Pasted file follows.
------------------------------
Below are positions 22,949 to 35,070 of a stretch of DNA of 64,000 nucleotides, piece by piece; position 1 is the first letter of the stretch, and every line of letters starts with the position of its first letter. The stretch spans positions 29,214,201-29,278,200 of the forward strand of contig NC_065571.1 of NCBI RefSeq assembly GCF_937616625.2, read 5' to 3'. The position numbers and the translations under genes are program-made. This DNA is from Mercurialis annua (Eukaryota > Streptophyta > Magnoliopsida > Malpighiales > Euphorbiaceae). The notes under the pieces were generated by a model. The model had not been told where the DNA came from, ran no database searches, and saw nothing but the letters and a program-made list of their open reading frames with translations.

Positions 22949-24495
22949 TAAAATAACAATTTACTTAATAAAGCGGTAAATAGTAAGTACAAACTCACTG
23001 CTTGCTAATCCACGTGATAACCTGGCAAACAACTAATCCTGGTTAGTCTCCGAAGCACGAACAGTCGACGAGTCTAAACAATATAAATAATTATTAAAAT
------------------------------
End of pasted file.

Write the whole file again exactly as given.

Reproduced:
Below are positions 22,949 to 35,070 of a stretch of DNA of 64,000 nucleotides, piece by piece; position 1 is the first letter of the stretch, and every line of letters starts with the position of its first letter. The stretch spans positions 29,214,201-29,278,200 of the forward strand of contig NC_065571.1 of NCBI RefSeq assembly GCF_937616625.2, read 5' to 3'. The position numbers and the translations under genes are program-made. This DNA is from Mercurialis annua (Eukaryota > Streptophyta > Magnoliopsida > Malpighiales > Euphorbiaceae). The notes under the pieces were generated by a model. The model had not been told where the DNA came from, ran no database searches, and saw nothing but the letters and a program-made list of their open reading frames with translations.

Positions 22949-24495
22949 TAAAATAACAATTTACTTAATAAAGCGGTAAATAGTAAGTACAAACTCACTG
23001 CTTGCTAATCCACGTGATAACCTGGCAAACAACTAATCCTGGTTAGTCTCCGAAGCACGAACAGTCGACGAGTCTAAACAATATAAATAATTATTAAAAT